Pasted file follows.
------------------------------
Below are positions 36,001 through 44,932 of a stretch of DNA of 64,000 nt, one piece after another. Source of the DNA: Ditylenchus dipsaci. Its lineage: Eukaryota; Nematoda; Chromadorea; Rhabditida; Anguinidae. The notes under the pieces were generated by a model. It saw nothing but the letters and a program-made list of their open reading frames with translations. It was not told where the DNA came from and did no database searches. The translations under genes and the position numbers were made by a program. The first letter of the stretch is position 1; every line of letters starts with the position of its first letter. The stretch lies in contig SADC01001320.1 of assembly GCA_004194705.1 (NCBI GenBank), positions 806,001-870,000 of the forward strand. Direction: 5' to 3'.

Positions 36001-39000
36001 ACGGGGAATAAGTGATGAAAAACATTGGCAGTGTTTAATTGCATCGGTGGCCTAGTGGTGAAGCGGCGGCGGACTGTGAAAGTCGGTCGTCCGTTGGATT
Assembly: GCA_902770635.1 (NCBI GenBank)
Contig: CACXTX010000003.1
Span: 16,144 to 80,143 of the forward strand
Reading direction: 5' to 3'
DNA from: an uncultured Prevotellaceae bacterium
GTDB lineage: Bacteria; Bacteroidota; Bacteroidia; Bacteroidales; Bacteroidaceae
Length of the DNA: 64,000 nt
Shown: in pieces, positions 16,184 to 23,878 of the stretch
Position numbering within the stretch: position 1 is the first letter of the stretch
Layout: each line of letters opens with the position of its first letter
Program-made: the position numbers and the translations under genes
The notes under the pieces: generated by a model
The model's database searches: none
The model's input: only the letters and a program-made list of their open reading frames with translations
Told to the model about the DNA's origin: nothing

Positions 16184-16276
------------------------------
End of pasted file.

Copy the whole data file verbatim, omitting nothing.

Below are positions 36,001 through 44,932 of a stretch of DNA of 64,000 nt, one piece after another. Source of the DNA: Ditylenchus dipsaci. Its lineage: Eukaryota; Nematoda; Chromadorea; Rhabditida; Anguinidae. The notes under the pieces were generated by a model. It saw nothing but the letters and a program-made list of their open reading frames with translations. It was not told where the DNA came from and did no database searches. The translations under genes and the position numbers were made by a program. The first letter of the stretch is position 1; every line of letters starts with the position of its first letter. The stretch lies in contig SADC01001320.1 of assembly GCA_004194705.1 (NCBI GenBank), positions 806,001-870,000 of the forward strand. Direction: 5' to 3'.

Positions 36001-39000
36001 ACGGGGAATAAGTGATGAAAAACATTGGCAGTGTTTAATTGCATCGGTGGCCTAGTGGTGAAGCGGCGGCGGACTGTGAAAGTCGGTCGTCCGTTGGATT
Assembly: GCA_902770635.1 (NCBI GenBank)
Contig: CACXTX010000003.1
Span: 16,144 to 80,143 of the forward strand
Reading direction: 5' to 3'
DNA from: an uncultured Prevotellaceae bacterium
GTDB lineage: Bacteria; Bacteroidota; Bacteroidia; Bacteroidales; Bacteroidaceae
Length of the DNA: 64,000 nt
Shown: in pieces, positions 16,184 to 23,878 of the stretch
Position numbering within the stretch: position 1 is the first letter of the stretch
Layout: each line of letters opens with the position of its first letter
Program-made: the position numbers and the translations under genes
The notes under the pieces: generated by a model
The model's database searches: none
The model's input: only the letters and a program-made list of their open reading frames with translations
Told to the model about the DNA's origin: nothing

Positions 16184-16276